The article even makes the fascinating point that most people who engage in the minute “bad habits” that contribute to traffic jams are completely unaware that they are part of the problem. They think they are good drivers. In fact, often times the people who cut others off and pack in very close to the cars in front of them believe they are doing the right thing, even though their behavior is contributing to making the traffic jam worse for everyone.

But the article is wrong when it takes the nihilistic stance that humans aren’t trainable. People can be conscious and self-aware, and we can educate people about what they need to change about their driving habits in traffic jams so that the traffic jams will go away. It might be difficult, and it might take a long time: but in the end human beings can be educated. That is how we ended up being civilized animals in the first place.



What lessons about patriarchy can we take away from all of this talk of traffic jams?

First, getting into arguments about whether patriarchy “really exists” is fruitless. If you don’t like the label “patriarchy”, fine: let’s drop the label.  But we still live in a world where women make up slightly more than 50% of the population and hold 20% of the seats in the United States congress. (To take just one simple example of a gender disparity.) That is something that can be studied, and should be understood. That is something that, if we think it is undesirable (like a traffic jam), we can look into figuring out solutions for.

Second, we can’t over-simplify our understanding of the cause. It’s wrong to assume that there is some kind of overwhelming, overarching malevolent force at work. Just as there are traffic jams without “accidents” and without individual or group of individuals maliciously thinking “oooh, I’m going to cause slow traffic today!”, we can see gender-based imbalances in the world even without anybody sitting in his seat in power thinking, “Keep the bitches out!”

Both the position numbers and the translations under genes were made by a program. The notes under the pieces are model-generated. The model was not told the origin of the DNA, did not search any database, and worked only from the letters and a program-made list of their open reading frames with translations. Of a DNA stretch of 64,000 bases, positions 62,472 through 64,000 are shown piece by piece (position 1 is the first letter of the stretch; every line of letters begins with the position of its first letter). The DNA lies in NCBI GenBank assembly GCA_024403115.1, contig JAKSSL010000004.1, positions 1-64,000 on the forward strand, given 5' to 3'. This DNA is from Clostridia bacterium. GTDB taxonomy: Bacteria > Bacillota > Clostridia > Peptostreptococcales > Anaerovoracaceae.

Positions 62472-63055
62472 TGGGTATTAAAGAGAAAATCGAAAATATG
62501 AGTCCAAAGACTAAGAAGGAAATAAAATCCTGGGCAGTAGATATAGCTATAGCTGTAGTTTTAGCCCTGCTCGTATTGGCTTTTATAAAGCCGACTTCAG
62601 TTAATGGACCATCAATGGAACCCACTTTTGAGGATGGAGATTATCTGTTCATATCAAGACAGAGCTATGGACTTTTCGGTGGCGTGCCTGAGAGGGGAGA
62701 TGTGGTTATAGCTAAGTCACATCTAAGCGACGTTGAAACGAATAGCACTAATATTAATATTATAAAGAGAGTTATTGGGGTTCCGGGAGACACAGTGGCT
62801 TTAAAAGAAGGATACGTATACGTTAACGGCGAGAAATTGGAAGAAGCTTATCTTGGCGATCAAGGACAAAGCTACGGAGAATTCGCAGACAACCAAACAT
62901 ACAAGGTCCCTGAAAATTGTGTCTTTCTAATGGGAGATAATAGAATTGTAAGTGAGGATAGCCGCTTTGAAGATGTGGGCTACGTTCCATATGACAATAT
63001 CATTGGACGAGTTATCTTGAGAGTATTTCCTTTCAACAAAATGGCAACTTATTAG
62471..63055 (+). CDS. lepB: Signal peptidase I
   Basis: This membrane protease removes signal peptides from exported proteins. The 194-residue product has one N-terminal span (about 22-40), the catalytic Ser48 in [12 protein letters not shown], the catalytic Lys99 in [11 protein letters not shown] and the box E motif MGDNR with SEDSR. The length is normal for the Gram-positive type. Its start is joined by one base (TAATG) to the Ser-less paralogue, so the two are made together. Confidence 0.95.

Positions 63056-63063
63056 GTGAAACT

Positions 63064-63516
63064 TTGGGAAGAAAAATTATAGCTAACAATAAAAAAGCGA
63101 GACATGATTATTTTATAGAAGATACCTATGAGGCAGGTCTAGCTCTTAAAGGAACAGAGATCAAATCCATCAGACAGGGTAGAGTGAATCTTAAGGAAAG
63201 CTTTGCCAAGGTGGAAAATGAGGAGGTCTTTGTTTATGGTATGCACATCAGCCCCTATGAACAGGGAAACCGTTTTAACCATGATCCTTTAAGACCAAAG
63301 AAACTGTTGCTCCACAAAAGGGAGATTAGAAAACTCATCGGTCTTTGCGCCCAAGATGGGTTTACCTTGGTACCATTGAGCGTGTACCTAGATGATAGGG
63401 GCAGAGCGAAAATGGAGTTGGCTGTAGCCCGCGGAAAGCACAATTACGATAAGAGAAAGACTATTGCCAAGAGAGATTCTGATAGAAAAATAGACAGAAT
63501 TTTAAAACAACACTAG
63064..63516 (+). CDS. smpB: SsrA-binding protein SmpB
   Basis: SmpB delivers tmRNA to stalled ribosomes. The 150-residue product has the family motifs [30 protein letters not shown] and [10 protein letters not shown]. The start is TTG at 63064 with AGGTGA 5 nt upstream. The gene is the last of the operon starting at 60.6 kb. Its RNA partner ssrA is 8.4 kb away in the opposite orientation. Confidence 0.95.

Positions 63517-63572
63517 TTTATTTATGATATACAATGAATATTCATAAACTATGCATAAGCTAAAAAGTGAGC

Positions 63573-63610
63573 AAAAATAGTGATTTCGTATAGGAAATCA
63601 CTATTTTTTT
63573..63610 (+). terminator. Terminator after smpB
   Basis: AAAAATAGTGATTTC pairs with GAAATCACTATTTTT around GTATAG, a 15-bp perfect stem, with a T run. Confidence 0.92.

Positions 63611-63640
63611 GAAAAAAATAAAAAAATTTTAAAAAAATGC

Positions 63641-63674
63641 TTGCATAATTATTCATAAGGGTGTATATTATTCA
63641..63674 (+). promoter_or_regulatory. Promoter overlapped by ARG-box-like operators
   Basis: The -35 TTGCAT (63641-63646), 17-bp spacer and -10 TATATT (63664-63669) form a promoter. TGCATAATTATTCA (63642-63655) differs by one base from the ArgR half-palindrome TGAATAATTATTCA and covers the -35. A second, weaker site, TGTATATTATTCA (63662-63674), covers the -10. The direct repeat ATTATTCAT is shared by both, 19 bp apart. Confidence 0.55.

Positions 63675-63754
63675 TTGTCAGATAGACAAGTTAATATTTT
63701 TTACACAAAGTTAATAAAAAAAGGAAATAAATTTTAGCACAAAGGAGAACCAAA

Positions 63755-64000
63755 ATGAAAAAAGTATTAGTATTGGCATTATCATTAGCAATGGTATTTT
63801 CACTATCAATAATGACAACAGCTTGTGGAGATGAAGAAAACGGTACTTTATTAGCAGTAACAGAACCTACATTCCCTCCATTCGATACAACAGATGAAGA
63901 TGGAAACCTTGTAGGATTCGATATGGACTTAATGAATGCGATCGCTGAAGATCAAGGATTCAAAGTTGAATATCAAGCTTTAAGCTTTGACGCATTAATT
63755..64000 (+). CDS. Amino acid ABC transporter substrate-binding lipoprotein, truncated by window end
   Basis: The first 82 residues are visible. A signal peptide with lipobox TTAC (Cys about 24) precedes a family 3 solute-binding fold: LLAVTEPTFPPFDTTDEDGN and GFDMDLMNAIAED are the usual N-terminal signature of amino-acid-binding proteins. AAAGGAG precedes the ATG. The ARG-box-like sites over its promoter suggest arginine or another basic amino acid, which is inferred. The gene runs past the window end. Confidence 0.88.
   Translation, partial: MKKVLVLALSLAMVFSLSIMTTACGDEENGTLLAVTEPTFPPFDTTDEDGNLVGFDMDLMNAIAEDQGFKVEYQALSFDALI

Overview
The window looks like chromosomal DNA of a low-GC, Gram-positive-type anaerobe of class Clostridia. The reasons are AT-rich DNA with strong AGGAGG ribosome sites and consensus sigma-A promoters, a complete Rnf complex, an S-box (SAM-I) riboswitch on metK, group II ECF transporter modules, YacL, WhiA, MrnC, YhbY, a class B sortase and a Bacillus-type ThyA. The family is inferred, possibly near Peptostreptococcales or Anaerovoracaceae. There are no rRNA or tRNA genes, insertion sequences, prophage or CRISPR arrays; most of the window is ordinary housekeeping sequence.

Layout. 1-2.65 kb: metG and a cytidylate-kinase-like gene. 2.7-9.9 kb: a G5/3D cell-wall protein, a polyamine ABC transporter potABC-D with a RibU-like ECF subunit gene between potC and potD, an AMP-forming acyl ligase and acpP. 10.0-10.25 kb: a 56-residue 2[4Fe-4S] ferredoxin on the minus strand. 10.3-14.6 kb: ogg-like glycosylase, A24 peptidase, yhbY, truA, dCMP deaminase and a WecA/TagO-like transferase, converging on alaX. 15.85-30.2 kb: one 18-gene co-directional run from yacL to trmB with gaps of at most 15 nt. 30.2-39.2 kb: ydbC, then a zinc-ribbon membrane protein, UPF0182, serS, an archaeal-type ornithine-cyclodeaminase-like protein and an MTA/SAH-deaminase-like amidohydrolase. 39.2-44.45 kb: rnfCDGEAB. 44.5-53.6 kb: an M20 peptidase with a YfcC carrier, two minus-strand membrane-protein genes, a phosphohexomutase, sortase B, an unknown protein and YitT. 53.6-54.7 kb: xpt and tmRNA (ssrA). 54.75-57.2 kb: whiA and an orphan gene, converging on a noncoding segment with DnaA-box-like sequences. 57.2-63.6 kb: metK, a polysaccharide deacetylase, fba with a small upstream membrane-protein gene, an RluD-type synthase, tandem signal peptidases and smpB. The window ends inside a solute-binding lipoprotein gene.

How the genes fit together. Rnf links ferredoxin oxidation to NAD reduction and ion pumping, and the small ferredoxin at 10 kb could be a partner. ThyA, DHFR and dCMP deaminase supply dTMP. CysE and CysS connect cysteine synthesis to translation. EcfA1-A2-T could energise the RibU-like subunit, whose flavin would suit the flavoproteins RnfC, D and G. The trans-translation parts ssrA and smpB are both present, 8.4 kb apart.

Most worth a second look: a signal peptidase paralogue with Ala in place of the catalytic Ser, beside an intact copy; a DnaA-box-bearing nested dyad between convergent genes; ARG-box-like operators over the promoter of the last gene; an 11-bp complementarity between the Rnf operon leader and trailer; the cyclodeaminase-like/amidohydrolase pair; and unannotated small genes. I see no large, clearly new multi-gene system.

Thirdly, the fact that people are acting freely doesn’t mean the outcome is a straight-forward expression of what people want. This is something I see often in conversations about patriarchy, for example: “More women could go into politics if they wanted to, so the fact that only 20% of the seats in Congress are women just shows that women don’t want to be in politics as much as men!” This kind of argument is like saying, “Everyone on the road could just drive 10 miles-per-hour faster if they wanted to, so the fact that they are in start-and-stop traffic means they want to be!” In complex systems, everybody is constrained by everyone else in complex ways, even though every individual agent is acting “freely” in the context of the system they are in.

Finally, the fact that there is no identifiable person or thing “behind” gender disparity in outcomes does not mean that it’s inevitable or natural or “nobody’s fault”. All of the people in the traffic jam can make small adjustments to their driving, all of which can contribute to making the traffic jam go away faster. We can train people to not follow as closely in dense traffic, and get people to stop being so overly-eager that they cut into every tiny little space or change lanes every two minutes. It will be difficult, because the results will only start being felt by everyone when enough people start driving “correctly” in heavy traffic. But that doesn’t mean traffic jams are a problem that are impossible to fix.

Finally, here’s the real kicker: You, yourself, can take steps to drive better in heavy traffic jams, without feeling like you are admitting to some kind of wrongdoing. I see many people, both men and women, who constantly point fingers at others and say, “I’m not sexist, I’m doing everything I should, if there are gender disparities in the world then it is you who needs to change!” That isn’t helpful, and usually it isn’t accurate either. We all need to simply drive better, not yell at other drivers, if we want traffic jams to go away.

A traffic jam